Tsunami warning for Bay Area after 8.9 quake in Japan

Orange areas on the map are subject to tsunami warning

The National Weather Service has issued a tsunami warning for Northern California, following last night’s magnitude 8.9 quake off the coast of Japan. The warning estimates wave heights of 2 feet for Fort Point. The tsunami is expected to reach the Bay Area at just after 8 a.m. this morning. Numerous roads in the Bay Area are being closed by the California Highway Patrol in anticipation of the tsunami.

Although those wave heights may not sound very large, the energy behind a tsunami wave can be far greater than much higher conventional waves. People in tsunami areas should move inland and to higher elevations. The National Weather Service provides advice on tsunamis on its site.

Lori Dengler, a geologist at Humboldt State University, told CNN this morning that the expected tsunami has the potential to be as damaging as the one that hit the West Coast in 1964. Japan’s quake is the fifth largest recorded by the United States Geological Survey since 1900.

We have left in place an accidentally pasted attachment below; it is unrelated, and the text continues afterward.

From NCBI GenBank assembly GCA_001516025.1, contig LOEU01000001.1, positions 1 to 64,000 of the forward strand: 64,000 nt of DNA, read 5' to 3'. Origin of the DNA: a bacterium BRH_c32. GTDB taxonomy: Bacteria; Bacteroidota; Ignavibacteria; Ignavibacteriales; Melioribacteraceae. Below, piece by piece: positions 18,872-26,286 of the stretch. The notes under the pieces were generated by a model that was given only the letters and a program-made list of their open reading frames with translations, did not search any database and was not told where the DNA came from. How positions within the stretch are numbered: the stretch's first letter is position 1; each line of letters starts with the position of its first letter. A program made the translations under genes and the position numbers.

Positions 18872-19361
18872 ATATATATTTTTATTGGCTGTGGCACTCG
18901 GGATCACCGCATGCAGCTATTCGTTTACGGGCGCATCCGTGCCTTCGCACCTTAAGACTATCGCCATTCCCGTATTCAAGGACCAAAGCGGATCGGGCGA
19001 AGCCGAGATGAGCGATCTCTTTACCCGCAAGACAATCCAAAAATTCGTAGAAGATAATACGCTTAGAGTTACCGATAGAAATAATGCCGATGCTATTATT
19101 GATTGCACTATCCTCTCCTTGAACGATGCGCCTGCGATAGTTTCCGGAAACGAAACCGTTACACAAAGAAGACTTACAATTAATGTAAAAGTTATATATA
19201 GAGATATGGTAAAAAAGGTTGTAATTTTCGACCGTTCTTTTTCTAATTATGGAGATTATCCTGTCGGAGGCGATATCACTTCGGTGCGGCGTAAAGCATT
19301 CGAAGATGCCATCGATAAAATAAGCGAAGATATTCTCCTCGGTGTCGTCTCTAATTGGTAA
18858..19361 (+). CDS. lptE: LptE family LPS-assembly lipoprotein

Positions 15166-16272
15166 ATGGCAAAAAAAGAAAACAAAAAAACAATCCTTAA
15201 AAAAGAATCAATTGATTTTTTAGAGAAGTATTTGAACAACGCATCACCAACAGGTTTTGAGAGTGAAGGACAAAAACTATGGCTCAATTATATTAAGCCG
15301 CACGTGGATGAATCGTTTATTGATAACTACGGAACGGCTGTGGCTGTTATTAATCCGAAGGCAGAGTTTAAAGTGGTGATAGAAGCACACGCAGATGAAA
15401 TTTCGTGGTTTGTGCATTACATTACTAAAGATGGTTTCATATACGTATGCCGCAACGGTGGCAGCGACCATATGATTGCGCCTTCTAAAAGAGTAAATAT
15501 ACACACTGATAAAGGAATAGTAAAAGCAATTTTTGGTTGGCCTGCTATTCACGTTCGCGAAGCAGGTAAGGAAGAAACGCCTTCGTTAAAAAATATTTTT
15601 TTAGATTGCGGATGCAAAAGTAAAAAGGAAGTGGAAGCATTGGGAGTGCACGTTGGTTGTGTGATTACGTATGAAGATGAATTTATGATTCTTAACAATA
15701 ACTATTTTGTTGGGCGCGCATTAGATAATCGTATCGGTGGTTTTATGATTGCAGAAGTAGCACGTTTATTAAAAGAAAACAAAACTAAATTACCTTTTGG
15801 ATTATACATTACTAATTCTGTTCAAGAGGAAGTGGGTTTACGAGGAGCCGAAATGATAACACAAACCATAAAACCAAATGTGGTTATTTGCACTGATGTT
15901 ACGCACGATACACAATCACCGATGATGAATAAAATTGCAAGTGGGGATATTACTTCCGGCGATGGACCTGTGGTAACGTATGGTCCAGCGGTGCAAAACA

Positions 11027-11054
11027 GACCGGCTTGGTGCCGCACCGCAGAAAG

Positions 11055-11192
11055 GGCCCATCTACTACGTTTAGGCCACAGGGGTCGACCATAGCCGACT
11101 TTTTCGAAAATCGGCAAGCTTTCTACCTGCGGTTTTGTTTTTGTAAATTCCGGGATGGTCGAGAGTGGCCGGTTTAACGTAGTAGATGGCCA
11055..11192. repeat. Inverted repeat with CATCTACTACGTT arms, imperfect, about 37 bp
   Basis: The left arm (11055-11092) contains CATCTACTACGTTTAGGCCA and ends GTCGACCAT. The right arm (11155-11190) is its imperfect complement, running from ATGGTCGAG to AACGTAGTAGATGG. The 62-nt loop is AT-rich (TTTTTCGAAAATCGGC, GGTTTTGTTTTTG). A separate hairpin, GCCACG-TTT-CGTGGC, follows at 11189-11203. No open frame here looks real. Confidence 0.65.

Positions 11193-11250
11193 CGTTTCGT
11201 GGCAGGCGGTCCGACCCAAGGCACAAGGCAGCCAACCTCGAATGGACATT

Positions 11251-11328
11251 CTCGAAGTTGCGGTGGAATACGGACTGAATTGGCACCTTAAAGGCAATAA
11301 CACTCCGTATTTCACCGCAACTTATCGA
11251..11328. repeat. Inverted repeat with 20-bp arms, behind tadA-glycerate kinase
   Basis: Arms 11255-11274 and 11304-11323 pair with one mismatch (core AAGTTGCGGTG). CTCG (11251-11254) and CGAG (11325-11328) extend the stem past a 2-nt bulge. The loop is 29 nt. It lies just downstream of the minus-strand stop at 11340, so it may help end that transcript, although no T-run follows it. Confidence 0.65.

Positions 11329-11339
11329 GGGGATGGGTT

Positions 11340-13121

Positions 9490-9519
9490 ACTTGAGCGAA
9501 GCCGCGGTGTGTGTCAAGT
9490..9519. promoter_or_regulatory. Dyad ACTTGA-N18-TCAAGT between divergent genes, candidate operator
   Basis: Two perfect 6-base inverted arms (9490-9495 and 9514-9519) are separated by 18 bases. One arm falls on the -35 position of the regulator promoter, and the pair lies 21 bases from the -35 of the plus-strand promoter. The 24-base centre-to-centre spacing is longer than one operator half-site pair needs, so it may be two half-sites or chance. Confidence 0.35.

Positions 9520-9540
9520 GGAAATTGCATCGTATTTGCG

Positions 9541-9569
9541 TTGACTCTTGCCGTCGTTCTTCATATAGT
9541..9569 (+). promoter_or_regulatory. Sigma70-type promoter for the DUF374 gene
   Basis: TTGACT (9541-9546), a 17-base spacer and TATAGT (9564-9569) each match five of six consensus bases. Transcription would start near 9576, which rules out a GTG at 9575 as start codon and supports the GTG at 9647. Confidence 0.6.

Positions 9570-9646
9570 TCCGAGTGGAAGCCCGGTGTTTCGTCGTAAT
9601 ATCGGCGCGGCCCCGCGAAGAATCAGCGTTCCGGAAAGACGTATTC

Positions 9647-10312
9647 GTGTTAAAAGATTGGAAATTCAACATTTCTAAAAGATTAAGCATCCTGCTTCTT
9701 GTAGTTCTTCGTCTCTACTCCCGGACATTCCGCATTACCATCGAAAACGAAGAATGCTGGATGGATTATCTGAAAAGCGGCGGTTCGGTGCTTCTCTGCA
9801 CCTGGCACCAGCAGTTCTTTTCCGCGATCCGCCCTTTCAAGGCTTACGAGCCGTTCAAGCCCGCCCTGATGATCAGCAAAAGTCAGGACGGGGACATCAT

This map of predicted wave amplitude following the quake gives a graphic image of the forces unleashed by the quake:

The New York Times is doing an updated blog on the earthquake and the resulting tsunami.

Update 5:36 BART has issued a notice that it is monitoring the situation. At the moment, there are no interruptions planned, but it may decide to stop transbay services as more information emerges.

Update 6:19 Berkeleysider @jmccyoung tweets that inundation maps show very little danger to Berkeley east of railroad tracks. That still puts Cesar Chavez Park, Aquatic Park and I-80 in potential danger areas. You can find the inundation maps here, but I was unable to get the detail to load.

Update 7:18 We were finally was able to load that inundation map, created for emergency planning by the California Emergency Management Agency. Note: this is a general map for the expected consequences of tsunami flooding. It doesn’t predict what may happen in any individual instance. Here is the Berkeley detail: